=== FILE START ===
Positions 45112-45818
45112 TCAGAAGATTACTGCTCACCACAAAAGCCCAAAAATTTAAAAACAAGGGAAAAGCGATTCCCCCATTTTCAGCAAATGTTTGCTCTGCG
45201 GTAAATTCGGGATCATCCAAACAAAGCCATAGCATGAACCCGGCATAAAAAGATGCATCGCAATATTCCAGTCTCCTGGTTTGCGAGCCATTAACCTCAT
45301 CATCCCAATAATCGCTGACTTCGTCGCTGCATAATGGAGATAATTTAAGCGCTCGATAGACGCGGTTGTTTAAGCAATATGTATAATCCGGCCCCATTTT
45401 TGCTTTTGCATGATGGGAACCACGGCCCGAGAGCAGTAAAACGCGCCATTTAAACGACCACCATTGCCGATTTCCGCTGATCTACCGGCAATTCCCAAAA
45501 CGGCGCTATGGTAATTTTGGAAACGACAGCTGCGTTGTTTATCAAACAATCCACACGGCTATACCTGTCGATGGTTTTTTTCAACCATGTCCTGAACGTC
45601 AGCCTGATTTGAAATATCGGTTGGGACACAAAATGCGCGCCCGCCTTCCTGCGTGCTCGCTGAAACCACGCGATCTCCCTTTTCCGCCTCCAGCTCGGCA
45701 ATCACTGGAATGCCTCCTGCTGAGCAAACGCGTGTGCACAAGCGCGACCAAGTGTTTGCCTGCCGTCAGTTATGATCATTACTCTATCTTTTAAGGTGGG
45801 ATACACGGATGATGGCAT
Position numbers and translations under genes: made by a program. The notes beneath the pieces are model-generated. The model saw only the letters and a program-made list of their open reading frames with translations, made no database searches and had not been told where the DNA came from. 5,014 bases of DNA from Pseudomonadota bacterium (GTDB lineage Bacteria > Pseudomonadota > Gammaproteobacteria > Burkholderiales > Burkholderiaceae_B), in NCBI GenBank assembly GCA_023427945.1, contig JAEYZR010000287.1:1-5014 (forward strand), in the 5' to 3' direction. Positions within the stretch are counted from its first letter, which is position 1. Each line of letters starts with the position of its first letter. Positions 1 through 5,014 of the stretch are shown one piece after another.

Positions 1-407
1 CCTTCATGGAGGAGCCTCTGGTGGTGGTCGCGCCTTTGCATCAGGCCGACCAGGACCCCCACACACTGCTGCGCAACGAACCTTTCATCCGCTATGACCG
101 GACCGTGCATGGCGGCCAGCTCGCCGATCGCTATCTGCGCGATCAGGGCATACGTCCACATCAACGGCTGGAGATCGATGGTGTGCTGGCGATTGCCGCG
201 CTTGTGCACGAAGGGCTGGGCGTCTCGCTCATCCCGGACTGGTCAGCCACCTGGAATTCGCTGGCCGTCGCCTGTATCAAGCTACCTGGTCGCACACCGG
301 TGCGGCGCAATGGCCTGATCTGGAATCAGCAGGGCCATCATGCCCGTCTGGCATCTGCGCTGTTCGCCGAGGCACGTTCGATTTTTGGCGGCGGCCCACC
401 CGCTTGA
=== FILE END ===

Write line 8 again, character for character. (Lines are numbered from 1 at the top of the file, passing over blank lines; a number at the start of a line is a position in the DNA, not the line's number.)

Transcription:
45701 ATCACTGGAATGCCTCCTGCTGAGCAAACGCGTGTGCACAAGCGCGACCAAGTGTTTGCCTGCCGTCAGTTATGATCATTACTCTATCTTTTAAGGTGGG